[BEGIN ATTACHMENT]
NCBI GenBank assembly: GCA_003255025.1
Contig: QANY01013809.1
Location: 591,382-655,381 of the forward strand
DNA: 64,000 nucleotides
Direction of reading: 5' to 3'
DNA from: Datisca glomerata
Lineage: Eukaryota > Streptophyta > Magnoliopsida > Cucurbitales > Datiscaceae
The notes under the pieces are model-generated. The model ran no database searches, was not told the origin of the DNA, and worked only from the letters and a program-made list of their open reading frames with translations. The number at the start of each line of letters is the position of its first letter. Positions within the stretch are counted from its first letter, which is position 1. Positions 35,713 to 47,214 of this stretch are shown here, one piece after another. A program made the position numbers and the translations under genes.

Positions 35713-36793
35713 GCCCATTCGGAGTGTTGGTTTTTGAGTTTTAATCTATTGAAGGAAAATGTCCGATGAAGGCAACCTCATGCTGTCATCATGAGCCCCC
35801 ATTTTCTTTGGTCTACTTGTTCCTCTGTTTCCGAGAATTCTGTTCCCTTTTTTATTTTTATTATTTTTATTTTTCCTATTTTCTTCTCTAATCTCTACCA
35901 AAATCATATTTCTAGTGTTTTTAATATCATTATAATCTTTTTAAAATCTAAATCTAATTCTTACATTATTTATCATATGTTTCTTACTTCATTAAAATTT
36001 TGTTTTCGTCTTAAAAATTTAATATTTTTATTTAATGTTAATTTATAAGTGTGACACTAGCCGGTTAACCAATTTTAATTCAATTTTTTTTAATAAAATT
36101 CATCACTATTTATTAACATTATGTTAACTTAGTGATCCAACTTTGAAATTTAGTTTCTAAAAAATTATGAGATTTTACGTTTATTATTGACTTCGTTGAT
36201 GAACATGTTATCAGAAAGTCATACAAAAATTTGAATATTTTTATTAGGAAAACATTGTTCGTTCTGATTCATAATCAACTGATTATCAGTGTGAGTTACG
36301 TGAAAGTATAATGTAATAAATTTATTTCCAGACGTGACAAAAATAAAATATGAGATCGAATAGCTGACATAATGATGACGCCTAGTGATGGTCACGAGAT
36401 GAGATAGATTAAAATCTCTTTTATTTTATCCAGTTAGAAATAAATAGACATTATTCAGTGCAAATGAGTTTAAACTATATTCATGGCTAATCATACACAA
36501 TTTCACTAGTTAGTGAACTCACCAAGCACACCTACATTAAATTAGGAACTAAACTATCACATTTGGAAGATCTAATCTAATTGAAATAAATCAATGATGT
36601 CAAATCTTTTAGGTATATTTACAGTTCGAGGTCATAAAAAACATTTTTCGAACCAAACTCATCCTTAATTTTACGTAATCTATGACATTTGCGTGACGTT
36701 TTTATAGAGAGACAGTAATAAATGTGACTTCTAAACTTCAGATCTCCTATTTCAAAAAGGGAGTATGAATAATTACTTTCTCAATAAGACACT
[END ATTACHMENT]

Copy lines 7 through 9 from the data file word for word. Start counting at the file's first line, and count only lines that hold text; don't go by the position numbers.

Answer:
Lineage: Eukaryota > Streptophyta > Magnoliopsida > Cucurbitales > Datiscaceae
The notes under the pieces are model-generated. The model ran no database searches, was not told the origin of the DNA, and worked only from the letters and a program-made list of their open reading frames with translations. The number at the start of each line of letters is the position of its first letter. Positions within the stretch are counted from its first letter, which is position 1. Positions 35,713 to 47,214 of this stretch are shown here, one piece after another. A program made the position numbers and the translations under genes.

Positions 35713-36793